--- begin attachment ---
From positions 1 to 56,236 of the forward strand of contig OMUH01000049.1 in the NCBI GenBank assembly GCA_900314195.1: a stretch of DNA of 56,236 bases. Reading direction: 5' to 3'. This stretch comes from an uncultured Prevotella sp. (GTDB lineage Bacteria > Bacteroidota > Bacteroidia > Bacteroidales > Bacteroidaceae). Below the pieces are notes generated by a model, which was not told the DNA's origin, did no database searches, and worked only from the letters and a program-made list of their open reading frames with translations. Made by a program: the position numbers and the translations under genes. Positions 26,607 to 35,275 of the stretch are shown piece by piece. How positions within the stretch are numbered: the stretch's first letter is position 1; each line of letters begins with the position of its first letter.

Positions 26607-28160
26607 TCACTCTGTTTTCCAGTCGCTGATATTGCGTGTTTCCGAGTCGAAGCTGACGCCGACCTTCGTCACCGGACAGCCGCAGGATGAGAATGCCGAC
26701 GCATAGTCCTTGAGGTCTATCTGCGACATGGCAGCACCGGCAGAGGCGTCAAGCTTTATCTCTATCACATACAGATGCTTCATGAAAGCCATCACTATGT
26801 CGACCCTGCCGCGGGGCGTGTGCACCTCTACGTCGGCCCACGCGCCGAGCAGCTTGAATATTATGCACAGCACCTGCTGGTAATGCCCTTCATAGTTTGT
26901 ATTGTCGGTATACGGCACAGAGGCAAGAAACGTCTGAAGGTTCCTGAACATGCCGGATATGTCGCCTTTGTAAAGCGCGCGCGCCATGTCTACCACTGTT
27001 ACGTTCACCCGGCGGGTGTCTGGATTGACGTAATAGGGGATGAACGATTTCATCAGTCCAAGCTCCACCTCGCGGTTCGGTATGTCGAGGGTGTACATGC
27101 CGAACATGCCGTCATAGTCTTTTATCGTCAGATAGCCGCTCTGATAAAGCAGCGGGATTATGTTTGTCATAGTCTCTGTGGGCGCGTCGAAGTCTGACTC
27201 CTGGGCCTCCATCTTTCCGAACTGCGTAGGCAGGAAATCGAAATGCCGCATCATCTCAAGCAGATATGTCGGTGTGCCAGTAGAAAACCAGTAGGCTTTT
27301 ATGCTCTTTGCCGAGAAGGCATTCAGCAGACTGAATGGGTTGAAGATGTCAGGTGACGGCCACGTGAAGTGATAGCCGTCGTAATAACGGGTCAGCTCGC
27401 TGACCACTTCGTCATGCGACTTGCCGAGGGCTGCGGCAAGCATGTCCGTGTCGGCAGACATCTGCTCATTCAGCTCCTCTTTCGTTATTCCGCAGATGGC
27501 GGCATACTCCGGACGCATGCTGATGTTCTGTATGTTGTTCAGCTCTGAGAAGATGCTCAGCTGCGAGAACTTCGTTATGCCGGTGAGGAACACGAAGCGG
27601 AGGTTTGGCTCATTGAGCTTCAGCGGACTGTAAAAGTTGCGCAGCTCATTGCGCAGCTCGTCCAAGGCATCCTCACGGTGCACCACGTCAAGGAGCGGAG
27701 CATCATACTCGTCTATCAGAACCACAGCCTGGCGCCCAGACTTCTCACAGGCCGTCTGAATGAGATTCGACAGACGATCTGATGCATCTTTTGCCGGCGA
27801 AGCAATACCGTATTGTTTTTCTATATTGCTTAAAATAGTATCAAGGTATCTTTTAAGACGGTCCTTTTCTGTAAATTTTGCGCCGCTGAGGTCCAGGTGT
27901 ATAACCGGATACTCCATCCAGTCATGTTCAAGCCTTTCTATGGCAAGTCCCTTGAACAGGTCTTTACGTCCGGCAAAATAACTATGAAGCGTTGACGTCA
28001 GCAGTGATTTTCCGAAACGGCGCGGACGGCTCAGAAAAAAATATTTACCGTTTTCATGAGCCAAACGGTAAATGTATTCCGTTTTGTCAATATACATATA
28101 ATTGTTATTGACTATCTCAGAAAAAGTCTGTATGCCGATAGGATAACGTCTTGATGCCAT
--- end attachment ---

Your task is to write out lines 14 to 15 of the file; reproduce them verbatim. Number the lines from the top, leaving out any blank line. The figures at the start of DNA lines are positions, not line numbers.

27701 CATCATACTCGTCTATCAGAACCACAGCCTGGCGCCCAGACTTCTCACAGGCCGTCTGAATGAGATTCGACAGACGATCTGATGCATCTTTTGCCGGCGA
27801 AGCAATACCGTATTGTTTTTCTATATTGCTTAAAATAGTATCAAGGTATCTTTTAAGACGGTCCTTTTCTGTAAATTTTGCGCCGCTGAGGTCCAGGTGT